Kentucky Derby returnees loom large in Belmont Stakes
Legendary trainer Woody Stephens won five consecutive Belmont S. (G1) from 1982 through 1986, and every winner had raced within 21 days of the final jewel in the Triple Crown. Freshening up a three-year-old for a 1 1/2-mile dirt race used to be considered foolish.
When Commendable went straight from the Kentucky Derby (G1) to win the Belmont in 2000, he was recognized as the first horse to accomplish the feat after a five-week layoff. June 5 will be the 153rd edition of the Belmont, and times have changed significantly, to say the least.
Six Kentucky Derby returnees, including leading contenders Essential Quality and Hot Rod Charlie, are considered probable for the 2021 Belmont. Rock Your World, who was last seen missing the break as the 4.70-1 second choice in the Kentucky Derby, appears to be the likely pacesetter.
Coming back from the five-week hiatus has become common practice for prominent stables nowadays. Recent Hall of Fame inductee Todd Pletcher, who has recorded two of his three Belmont wins with last-out Kentucky Derby participants, will bring back Bourbonic and Known Agenda from the first leg of the Triple Crown. The latter merits serious respect.
Excluding last year, when the Belmont took place first in the Triple Crown at a 1 1/8-mile distance, four of the last eight Belmont winners were exiting the Kentucky Derby.
Let’s take a look at the probable Kentucky Derby returnees:
Roughed up at the break, Essential Quality was ridden along to gain position after the poor start and the 2.90-1 Kentucky Derby favorite traveled extremely wide the rest of the way, missing by only a length in fourth. The Brad Cox-trained colt won’t be overlooked by trip handicappers after the respectable performance, and sire Tapit has produced three Belmont winners. It will be no surprise to see once-beaten Essential Quality rebound in the Belmont.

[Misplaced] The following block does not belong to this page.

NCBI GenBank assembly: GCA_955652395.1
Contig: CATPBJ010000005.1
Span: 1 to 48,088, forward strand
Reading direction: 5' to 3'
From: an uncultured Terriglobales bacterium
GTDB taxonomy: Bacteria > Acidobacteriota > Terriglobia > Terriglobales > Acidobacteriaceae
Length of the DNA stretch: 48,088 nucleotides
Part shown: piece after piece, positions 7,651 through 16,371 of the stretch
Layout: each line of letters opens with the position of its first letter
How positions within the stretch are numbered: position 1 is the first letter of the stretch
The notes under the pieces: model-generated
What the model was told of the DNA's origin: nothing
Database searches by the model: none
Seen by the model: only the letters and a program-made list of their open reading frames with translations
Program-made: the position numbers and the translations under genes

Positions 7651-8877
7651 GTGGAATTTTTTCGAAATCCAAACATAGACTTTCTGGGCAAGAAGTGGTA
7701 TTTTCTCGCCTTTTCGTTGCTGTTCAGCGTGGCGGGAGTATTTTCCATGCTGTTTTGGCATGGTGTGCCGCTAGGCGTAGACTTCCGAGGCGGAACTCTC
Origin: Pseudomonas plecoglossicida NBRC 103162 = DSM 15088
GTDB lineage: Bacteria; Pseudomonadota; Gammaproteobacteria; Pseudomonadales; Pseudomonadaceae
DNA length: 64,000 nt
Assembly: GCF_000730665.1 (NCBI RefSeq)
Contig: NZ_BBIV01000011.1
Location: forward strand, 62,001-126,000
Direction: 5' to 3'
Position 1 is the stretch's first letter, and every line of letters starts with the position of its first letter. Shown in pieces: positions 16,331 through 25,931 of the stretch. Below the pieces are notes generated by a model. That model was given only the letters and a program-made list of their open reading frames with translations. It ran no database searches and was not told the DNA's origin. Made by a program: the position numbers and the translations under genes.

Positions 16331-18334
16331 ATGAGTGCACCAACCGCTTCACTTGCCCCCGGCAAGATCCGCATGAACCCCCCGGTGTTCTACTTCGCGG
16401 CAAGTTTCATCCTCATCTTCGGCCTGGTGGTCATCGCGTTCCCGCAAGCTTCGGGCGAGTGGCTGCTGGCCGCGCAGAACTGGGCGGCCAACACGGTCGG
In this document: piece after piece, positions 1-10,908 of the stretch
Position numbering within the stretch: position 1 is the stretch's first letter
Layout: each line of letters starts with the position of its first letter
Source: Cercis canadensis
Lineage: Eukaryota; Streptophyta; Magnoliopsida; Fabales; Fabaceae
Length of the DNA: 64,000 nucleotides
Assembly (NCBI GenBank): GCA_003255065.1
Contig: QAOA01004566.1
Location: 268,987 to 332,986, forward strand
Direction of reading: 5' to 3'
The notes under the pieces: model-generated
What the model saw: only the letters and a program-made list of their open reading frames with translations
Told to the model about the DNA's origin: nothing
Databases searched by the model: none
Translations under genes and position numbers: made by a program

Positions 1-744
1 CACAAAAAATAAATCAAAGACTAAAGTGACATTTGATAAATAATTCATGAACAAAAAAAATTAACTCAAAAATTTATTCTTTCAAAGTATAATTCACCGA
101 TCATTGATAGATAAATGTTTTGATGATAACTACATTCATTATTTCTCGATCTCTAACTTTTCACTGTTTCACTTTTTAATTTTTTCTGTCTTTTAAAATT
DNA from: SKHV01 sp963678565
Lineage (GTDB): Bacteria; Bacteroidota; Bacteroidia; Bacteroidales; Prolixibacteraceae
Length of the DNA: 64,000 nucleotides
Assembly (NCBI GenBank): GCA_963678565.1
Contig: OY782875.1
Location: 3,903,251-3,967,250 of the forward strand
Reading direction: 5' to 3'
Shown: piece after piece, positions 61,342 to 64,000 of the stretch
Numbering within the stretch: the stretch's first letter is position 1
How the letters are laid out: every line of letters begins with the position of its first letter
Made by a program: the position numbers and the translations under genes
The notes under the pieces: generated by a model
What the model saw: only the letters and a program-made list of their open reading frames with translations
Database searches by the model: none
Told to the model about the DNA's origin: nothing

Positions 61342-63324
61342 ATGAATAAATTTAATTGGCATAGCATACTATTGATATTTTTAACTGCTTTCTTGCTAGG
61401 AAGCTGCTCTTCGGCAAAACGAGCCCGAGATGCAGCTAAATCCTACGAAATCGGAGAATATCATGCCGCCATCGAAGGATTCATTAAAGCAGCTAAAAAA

Hot Rod Charlie
Runner-up in the Breeders’ Cup Juvenile (G1), Hot Rod Charlie registered his second career win when comfortably leading wire-to-wire in the TwinSpires.com Louisiana Derby (G2). Off as the 5.60-1 third choice in the Kentucky Derby, the Doug O’Neill-trained Oxbow colt was forced to check entering the first turn, but managed to settle into a good stalking trip. He offered a nice bid to nearly draw even entering the stretch, but Hot Rod Charlie could never get past Medina Spirit or Mandaloun, winding up a close third. Those runners won’t be back for the Belmont, and Hot Rod Charlie keeps Flavien Prat, who departs Preakness (G1) winner Rombauer. Plenty to like about Hot Rod Charlie’s chances.
All three of his wins have come at a 1 1/8-mile distance, including a 2 3/4-length breakthrough triumph in the Florida Derby (G1), and Known Agenda looks like the type who will continue to improve with experience and maturity. He was adversely affected by the innermost post in the 19-horse Kentucky Derby field, retreating to 17th in the opening stages, and offered a decent rally for ninth. He’s certainly eligible to receive a more favorable stalking trip in the Belmont with Irad Ortiz Jr. By Curlin, Known Agenda will draw comparisons to Palace Malice and Tapwrit, who came back to win the Belmont for Pletcher after unplaced outings at Churchill Downs.
Rock Your World
A convincing wire-to-wire winner of the Santa Anita Derby (G1) in his dirt debut, Rock Your World was the expected pacesetter in the Kentucky Derby, but he lost all chance when breaking poorly from post 15. The Candy Ride colt shows a couple of quick five-furlong works in the interim, and the dark bay will look to “right the ship” for trainer John Sadler. With little additional speed expected, Rock Your World rates as a dangerous frontrunning contender.
After lodging the biggest upset in Wood Memorial (G2) history, closing last-to-first to prevail by a head at 72-1, Bourbonic offered a belated run for 13th in the Kentucky Derby. The Calumet Farm homebred by Bernardini has made steady progress for Pletcher since dropping into the maiden claiming ranks last December, but it’s hard to envision Bourbonic’s deep-closing tactics playing favorably in the Belmont.
Wet conditions would move up Brooklyn Strong, who turned in a career-best when capturing the Remsen S. (G2) over a sloppy track last December. He didn’t race again until April, checking in a well-beaten fifth in the Wood Memorial, and raced far back throughout when 15th in the Kentucky Derby. The New York-bred Wicked Strong gelding probably needed the last two starts from a fitness perspective, and owns 2-1-0-1 record at Belmont Park, but Brooklyn Strong will face a difficult challenge against this level of competition.